If you already have a strong brand voice and operate on several channels, unify that presence in the ways we’ve described above to create a cohesive experience for your customers. If you’re still searching for balance in your tone and messaging, collaborate organizationally to find that voice before moving on. 

By listening to your customers, meeting them where they are, and delivering personalized messaging across multiple channels, you stand a better chance of winning (and keeping) people as loyal customers. Craft your user experience to tell the story you want to tell, and shout it from the hilltops.

Tips to engage your customers as you grow your business

Creating a stellar customer experience doesn’t stop at being available on all channels. There are numerous other ways for you to connect with your customers on a meaningful level to give them an experience that will make them want to come back again and again.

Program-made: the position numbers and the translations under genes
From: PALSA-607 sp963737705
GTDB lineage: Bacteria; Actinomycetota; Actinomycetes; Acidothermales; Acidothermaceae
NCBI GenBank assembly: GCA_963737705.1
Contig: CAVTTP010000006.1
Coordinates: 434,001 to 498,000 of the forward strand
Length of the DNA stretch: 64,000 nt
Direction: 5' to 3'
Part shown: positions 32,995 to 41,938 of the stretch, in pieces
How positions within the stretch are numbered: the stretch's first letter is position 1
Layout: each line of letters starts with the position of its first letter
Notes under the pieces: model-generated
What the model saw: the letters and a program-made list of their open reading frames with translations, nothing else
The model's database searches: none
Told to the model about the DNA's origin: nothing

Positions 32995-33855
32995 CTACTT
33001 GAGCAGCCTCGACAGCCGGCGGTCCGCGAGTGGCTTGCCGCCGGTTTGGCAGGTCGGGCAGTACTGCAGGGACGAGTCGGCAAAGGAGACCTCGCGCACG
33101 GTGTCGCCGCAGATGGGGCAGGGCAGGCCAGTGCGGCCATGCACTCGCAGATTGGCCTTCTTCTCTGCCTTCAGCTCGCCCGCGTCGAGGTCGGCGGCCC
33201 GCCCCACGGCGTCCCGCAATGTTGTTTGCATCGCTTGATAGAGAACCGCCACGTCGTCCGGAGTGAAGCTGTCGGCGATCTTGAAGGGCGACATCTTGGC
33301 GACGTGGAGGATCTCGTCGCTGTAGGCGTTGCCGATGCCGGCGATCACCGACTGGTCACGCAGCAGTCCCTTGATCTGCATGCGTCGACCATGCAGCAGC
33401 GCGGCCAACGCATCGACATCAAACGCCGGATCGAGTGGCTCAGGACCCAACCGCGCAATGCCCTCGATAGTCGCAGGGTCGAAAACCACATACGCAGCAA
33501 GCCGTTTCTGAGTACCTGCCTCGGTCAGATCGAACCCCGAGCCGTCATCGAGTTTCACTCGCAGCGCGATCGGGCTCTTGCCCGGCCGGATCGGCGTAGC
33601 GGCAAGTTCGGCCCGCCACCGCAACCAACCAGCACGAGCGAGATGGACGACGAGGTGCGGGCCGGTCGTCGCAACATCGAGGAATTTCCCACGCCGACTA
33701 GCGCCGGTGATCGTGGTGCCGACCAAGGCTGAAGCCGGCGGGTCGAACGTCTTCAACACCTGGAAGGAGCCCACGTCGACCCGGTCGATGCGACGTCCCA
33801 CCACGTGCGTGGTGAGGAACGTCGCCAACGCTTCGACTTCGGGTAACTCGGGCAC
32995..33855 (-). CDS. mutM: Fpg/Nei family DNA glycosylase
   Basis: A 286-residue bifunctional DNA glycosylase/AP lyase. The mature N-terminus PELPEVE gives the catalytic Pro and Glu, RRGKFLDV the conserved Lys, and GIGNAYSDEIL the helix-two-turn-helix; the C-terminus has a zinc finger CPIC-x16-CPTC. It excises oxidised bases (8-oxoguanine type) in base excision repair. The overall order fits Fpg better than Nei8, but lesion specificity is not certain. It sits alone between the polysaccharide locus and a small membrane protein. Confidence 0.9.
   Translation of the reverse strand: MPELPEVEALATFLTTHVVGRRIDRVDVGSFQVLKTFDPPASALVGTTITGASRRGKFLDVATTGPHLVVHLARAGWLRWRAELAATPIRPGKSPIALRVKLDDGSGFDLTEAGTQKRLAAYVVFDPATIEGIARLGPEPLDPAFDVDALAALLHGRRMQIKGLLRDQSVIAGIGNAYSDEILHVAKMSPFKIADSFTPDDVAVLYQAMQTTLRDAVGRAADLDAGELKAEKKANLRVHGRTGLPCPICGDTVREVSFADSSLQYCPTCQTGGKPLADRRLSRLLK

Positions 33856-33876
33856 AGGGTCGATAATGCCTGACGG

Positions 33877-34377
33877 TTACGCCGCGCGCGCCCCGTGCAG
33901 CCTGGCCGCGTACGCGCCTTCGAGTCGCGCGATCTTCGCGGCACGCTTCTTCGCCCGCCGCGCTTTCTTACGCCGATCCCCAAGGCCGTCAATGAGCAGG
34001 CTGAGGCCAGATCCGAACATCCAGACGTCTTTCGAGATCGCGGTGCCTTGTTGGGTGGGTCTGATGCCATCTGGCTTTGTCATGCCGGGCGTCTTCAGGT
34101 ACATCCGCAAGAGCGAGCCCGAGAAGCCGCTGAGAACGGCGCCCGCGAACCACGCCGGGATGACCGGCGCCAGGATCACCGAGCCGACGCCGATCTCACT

Here are some resources to help get you started:

About the author

Gary Froniewski

Content Writer
Gary Froniewski is a Content Writer at GetApp covering all things digital marketing, with a focus on emerging trends in experiential marketing. A recipient of multiple AMD Spotlight Awards for flagship product launch campaigns, he has a wealth of experience creating compelling copy to support Fortune 500 companies and small businesses alike. In his spare time he loves to enjoy food experiences, play tennis and disc golf, and explore nature in his home base of Austin, TX.